4. Unplug the garage door opener if the garage door opener seems to work fine, but the lights on the unit do not come on when the door opens or closes. Proceed to unscrew the light bulb and replace it with a new light bulb. Plug the garage door opener cord back into the outlet and press the button to open or close the garage door.
  5. Press and hold the “Learn” button on the garage door opener for six seconds and then release it if the garage door opener is opening and closing by itself. Pressing the button in this way resets the system and stops the door from continuing to open and close.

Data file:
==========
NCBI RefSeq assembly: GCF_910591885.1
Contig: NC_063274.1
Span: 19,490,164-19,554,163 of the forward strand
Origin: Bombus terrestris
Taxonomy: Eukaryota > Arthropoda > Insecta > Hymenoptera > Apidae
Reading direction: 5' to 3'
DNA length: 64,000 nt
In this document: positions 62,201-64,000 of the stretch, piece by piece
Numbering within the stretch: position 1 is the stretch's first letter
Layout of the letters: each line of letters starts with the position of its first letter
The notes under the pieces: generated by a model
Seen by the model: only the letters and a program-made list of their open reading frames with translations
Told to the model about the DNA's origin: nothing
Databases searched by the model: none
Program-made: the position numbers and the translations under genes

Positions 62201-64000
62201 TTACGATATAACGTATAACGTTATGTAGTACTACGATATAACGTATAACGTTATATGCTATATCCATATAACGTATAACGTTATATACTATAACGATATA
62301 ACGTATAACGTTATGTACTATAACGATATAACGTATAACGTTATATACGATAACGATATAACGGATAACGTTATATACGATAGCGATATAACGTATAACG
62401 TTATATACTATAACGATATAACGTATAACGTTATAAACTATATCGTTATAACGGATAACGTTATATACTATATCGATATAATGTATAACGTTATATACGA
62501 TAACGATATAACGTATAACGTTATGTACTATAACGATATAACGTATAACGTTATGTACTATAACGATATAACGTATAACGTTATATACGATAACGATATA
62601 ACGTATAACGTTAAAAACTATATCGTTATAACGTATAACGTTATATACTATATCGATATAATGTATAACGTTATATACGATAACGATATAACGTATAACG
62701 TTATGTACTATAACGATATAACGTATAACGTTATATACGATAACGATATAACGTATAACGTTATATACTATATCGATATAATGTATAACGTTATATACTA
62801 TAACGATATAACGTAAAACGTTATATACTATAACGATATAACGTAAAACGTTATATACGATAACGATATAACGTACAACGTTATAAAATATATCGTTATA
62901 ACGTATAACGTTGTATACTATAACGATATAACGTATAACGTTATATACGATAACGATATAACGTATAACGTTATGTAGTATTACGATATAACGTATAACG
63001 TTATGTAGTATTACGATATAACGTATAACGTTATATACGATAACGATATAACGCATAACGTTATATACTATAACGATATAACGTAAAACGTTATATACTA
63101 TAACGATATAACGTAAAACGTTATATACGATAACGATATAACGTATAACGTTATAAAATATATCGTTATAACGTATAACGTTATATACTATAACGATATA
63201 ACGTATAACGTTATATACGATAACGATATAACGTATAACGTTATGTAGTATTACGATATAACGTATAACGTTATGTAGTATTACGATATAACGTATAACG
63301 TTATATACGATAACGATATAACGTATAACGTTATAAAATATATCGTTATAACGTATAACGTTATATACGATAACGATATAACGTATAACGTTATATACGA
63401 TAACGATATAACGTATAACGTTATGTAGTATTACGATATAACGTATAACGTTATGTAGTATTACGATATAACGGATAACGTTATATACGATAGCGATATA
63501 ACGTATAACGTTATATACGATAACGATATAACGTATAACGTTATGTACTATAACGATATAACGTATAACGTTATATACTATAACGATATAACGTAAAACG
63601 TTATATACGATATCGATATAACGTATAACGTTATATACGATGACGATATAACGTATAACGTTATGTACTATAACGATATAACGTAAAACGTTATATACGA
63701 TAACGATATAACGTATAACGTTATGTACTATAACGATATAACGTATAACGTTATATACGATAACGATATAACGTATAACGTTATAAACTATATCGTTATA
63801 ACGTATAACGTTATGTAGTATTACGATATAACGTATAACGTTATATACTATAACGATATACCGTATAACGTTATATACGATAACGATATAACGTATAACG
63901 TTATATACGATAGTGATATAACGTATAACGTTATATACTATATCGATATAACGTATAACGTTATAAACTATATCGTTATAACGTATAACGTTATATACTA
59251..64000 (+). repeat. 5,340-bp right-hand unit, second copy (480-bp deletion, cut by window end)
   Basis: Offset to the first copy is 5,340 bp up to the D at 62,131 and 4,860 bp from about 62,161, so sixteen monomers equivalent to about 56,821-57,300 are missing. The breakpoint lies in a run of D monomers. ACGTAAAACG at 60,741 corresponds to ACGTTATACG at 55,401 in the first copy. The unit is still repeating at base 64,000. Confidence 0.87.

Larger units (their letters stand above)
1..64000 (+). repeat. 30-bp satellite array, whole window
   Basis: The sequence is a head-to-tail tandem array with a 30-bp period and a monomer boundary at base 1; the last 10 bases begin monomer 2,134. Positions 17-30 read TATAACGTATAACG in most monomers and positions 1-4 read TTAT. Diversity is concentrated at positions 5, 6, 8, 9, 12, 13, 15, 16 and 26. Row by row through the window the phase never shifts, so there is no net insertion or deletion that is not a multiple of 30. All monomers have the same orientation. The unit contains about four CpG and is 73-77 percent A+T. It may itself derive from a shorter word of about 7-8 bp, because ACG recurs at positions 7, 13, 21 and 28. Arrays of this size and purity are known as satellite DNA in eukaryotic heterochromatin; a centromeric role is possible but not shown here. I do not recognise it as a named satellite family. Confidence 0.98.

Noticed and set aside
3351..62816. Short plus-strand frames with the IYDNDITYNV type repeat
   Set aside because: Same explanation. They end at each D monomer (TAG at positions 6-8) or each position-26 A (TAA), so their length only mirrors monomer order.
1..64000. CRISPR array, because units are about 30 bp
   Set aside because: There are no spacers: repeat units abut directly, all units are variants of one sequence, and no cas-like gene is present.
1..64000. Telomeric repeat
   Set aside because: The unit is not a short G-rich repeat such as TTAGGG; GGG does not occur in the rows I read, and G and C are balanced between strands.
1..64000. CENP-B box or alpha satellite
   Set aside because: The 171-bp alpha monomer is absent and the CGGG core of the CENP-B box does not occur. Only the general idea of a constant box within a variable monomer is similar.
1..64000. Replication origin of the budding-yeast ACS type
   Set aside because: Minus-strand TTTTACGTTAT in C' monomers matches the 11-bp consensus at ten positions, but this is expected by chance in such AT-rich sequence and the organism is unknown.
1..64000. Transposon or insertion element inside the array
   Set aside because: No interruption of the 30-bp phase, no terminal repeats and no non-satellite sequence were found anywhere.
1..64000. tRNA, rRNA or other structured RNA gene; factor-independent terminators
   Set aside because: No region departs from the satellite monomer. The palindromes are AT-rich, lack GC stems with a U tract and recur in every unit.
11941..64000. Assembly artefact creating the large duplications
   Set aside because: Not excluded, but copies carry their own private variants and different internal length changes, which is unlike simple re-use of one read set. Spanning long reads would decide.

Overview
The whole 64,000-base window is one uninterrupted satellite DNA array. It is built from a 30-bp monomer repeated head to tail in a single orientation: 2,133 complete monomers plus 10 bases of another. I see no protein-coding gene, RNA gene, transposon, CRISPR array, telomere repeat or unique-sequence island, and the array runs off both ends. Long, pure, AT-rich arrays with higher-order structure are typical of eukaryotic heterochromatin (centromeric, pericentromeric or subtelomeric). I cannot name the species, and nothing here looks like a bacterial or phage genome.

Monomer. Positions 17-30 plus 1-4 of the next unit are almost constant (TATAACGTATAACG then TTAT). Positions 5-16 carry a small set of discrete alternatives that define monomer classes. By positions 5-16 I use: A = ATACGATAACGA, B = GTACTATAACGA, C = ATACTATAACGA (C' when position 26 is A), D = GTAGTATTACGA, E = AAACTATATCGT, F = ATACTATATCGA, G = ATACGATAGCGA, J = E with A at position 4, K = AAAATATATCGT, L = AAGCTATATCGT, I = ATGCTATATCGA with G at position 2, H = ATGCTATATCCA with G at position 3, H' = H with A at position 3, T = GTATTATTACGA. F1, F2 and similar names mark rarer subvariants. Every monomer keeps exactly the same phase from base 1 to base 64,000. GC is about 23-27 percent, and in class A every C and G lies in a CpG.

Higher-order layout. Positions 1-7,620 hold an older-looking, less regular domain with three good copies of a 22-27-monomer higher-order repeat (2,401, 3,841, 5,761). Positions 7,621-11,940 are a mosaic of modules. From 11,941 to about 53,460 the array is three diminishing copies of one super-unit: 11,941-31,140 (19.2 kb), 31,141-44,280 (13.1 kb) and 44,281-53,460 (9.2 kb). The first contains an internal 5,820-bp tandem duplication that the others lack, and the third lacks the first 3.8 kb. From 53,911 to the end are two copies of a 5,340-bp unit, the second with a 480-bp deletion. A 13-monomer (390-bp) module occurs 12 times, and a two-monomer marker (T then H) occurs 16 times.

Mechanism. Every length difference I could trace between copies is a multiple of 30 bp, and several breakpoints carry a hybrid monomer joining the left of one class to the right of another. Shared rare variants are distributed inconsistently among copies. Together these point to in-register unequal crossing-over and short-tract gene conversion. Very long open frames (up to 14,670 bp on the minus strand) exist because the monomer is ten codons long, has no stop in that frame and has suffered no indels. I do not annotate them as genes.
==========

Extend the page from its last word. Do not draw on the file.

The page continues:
Garage Door Problems Start Small!

Garage Door Problem

Garage Door Problem

It is very common for big problems to start from small things. By regularly checking your Garage Door and Garage door parts, especially after a change of season. can help prevent big problems in the future.

Look for Loose Hardware

When attempting to diagnose a garage door problem, the first place to check is the track and rollers. While the door is in the closed position, inspect the brackets that secure the tracks to the framing members. Brackets should always be attached with lag screws or bolts; secured solidly into the framing members. Check for any brackets that might have worked loose, or may not have been properly secured during installation. Generally if the track if wobbling with just a little tug, you know it’s loose.